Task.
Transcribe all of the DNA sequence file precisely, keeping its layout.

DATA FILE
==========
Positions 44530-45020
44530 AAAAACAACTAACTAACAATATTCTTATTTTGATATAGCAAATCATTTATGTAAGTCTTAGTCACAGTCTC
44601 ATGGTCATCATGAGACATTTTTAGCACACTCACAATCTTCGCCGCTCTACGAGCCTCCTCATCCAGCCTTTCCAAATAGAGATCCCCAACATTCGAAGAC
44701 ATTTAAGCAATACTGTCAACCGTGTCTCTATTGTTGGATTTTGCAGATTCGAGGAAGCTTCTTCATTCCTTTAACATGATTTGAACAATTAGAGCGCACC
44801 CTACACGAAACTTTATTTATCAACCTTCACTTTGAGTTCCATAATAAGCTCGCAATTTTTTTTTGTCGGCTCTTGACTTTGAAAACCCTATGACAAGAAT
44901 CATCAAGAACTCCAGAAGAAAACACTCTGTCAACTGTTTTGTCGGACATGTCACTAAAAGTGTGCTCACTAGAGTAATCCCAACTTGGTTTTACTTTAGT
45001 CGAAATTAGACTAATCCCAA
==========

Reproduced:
Positions 44530-45020
44530 AAAAACAACTAACTAACAATATTCTTATTTTGATATAGCAAATCATTTATGTAAGTCTTAGTCACAGTCTC
44601 ATGGTCATCATGAGACATTTTTAGCACACTCACAATCTTCGCCGCTCTACGAGCCTCCTCATCCAGCCTTTCCAAATAGAGATCCCCAACATTCGAAGAC
44701 ATTTAAGCAATACTGTCAACCGTGTCTCTATTGTTGGATTTTGCAGATTCGAGGAAGCTTCTTCATTCCTTTAACATGATTTGAACAATTAGAGCGCACC
44801 CTACACGAAACTTTATTTATCAACCTTCACTTTGAGTTCCATAATAAGCTCGCAATTTTTTTTTGTCGGCTCTTGACTTTGAAAACCCTATGACAAGAAT
44901 CATCAAGAACTCCAGAAGAAAACACTCTGTCAACTGTTTTGTCGGACATGTCACTAAAAGTGTGCTCACTAGAGTAATCCCAACTTGGTTTTACTTTAGT
45001 CGAAATTAGACTAATCCCAA